By Jeb Wright
Judas Priest are one of the founding fathers of Heavy Metal. They are currently playing sold out shows around the world on their Epitaph tour, somehow, even sublimely suggesting that the end is nearer than any of their fans would care to admit. Priest are a proud lot, and rightly so, as their music changed the world. Vocalist Rob Halford is called the Metal God, and until 2010, Ken, aka, KK Downing and Glenn Tipton were the most famous one/two guitar punch in Metal history. Sadly, Downing has retired from Priest, his announcement that he was stepping down from his role in the band shocked the world of Metal. The band appeared to be lost, at best in limbo, at worst, at the end of the road. Tipton, in this interview, admits that if they had not found their new guitar player, Richie Faulkner, it would have likely been the end of Judas Priest.
America is getting their first taste of Faulkner, and so far, the results are good. It can’t be easy stepping into KK’s role, as he was a staple in the Priest lineup since their debut album Rocka Rolla. However, just as Halford, at one time, moved on from Priest, only to return, the music went on without him. In the interview that follows, Tipton reveals that Judas Priest isn’t done yet. They plan to release new music with the current lineup of the band. Tipton also reveals one reason why Downing felt he had to leave Priest.
While many questions remain unanswered, and some answers only raise more questions, one thing is for certain, and that is that Judas Priest is looking forward to rocking the USA on the Epitaph tour. Read on as Tipton reveals some hints to the set list and to the future of Judas Priest, both on stage and in the studio. In addition to the current tour, we also discuss the band’s latest ‘best of’ release titled The Chosen Few, which sees their contemporaries choose their favorite Priest songs, the box set of UK singles that is available for purchase and what the Rock and Roll Hall of Fame means to the band.
Jeb: Tell me what to expect when I see the Epitaph tour.
Glenn: It is a Judas Priest extravaganza. We have lasers, lights and flames. It is so difficult, as you know, to put a Priest set list together, that we have come up with a new idea. We are playing at least one track from each of Priest’s studio albums, which is seventeen albums. We are going back to Rocka Rolla and playing “Never Satisfied,” we are bringing songs like “Starbreaker” back and we are doing songs we have never done before, like “Blood Red Skies.” We are, of course, also playing all of the favorite Priest tracks that everyone can sing along with. We have Black Label Society and Thin Lizzy with us as well, so it is a great night of rock ‘n’ roll and heavy metal.
Jeb: You have a new guitar player in Judas Priest. Did you let him suggest any songs?
Glenn: We did. Richie [Faulkner] is great. He has stepped in and amazed us all. He has a lot of good ideas. We have been in this band for forty years, so sometimes we are a bit hesitant to make certain decisions. We have new input on things and that helped us a lot.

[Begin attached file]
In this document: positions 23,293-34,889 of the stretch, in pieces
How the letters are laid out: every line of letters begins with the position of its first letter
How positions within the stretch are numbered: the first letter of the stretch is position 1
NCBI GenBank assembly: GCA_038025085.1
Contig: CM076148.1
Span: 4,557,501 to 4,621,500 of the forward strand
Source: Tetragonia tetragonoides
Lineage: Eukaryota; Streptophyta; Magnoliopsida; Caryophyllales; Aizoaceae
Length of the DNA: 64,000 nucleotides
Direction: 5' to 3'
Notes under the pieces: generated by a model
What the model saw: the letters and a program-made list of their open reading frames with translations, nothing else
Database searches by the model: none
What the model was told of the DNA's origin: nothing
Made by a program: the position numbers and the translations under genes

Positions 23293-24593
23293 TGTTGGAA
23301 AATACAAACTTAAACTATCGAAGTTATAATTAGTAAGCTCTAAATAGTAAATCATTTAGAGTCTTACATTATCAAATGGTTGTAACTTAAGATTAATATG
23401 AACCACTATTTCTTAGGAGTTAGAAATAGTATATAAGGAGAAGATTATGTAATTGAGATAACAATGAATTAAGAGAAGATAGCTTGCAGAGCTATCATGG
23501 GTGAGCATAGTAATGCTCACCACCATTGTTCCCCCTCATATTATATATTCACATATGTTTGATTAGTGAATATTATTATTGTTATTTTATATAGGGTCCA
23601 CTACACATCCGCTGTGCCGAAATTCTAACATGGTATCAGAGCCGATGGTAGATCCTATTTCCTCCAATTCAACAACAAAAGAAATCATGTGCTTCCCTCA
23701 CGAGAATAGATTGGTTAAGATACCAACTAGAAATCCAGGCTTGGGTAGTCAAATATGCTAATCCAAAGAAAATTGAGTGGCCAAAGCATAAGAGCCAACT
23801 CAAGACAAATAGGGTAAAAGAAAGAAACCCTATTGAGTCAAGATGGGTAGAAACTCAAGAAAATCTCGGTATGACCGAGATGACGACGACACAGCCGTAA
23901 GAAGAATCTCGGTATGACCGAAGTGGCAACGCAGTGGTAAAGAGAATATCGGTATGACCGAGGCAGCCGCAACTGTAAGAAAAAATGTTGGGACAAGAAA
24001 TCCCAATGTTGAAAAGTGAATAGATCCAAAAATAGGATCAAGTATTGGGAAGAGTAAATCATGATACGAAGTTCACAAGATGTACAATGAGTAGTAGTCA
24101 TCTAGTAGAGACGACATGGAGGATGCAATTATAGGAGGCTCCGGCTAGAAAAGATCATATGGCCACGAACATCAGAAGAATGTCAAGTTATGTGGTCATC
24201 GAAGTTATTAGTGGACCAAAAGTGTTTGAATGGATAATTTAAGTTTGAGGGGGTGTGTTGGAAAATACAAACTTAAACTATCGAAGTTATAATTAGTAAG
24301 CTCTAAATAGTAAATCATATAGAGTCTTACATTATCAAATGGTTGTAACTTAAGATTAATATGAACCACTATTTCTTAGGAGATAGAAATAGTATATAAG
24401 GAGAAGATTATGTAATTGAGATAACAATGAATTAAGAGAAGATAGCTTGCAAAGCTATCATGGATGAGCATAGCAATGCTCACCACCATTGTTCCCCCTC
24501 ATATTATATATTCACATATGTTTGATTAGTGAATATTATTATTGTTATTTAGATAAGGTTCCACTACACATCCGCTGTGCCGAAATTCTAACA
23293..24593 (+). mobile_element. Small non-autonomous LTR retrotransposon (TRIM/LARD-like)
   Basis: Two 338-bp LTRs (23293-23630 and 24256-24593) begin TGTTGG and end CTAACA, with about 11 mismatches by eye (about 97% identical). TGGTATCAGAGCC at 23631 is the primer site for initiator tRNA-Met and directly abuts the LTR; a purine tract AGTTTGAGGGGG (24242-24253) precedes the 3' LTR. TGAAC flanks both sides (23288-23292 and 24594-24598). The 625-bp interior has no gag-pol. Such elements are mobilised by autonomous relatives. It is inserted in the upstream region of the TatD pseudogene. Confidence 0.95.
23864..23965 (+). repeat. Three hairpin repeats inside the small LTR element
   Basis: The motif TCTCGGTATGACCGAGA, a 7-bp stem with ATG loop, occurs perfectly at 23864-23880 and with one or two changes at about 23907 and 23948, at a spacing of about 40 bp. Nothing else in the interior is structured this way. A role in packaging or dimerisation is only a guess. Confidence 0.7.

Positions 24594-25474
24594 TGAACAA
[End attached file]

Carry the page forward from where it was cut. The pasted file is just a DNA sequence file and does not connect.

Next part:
Jeb: You played with KK for forty years and I am sure you two had mental telepathy between the two of you. How hard has it been to get on the same page with Richie, concerning the solo switching and the harmony lead playing that you do?
Glenn: That is the amazing thing; Richie has just blown us all away. Last November, Ken told us that he wanted to retire because he had problems with his wrist. We thought that was it, really. We didn’t do anything for three months. We knew that there were a lot of kids that wanted to see Priest play, one last time. We decided to do it, if we could find the right guy. We found Richie and he just blew us away. He blended straight into the band. He has the essence of what’s necessary for Priest and he does his own thing as well; he really is extraordinary. I have said it before, but I think if we had not found him, then we wouldn’t be on the road now.
Jeb: Where did you find him?
Glenn: Someone recommended him. We contacted him for about two weeks but he didn’t respond to us, as he thought it was a joke. We got another number for him and we finally got him to realize that it wasn’t a joke.
Jeb: I am like a lot of Priest fans and you wish you could have things a certain way but, just like when Rob left the band, you have to move on. The music must continue.
Glenn: The music is the most important thing. I have seen things from my own point of view, as I’ve considered retiring a few times myself. This can be very arduous and we’re all getting on a little bit in age. The moment you walk onto the stage and the crowd roars, then you wonder if you can ever give it up, as it is such a great vibe out there.
Jeb: Is this the end of Priest or is this just the last time Judas Priest will do a huge world tour?
Glenn: It is the end of the huge world tour. If a string of dates makes sense, and it was offered to us, then we would consider it. We’ve definitely got at least one, maybe two, albums left in us. It is not the end of the band by any means; it’s just our last tour of the planet.
Jeb: I love Nostradamus. Rob told me that one day Priest may play the entire album in concert. Will that ever happen?